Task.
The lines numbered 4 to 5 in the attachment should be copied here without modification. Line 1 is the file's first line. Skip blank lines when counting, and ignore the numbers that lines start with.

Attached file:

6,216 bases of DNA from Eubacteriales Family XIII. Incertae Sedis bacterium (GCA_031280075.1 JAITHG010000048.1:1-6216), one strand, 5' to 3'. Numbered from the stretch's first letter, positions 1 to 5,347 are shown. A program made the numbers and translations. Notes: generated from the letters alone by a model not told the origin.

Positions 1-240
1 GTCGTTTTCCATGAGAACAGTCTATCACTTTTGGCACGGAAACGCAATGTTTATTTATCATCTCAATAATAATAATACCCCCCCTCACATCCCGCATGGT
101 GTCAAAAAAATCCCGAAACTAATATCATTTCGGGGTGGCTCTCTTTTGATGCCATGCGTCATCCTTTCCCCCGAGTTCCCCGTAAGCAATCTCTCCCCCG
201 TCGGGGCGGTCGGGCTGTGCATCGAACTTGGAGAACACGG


101 GTCAAAAAAATCCCGAAACTAATATCATTTCGGGGTGGCTCTCTTTTGATGCCATGCGTCATCCTTTCCCCCGAGTTCCCCGTAAGCAATCTCTCCCCCG
201 TCGGGGCGGTCGGGCTGTGCATCGAACTTGGAGAACACGG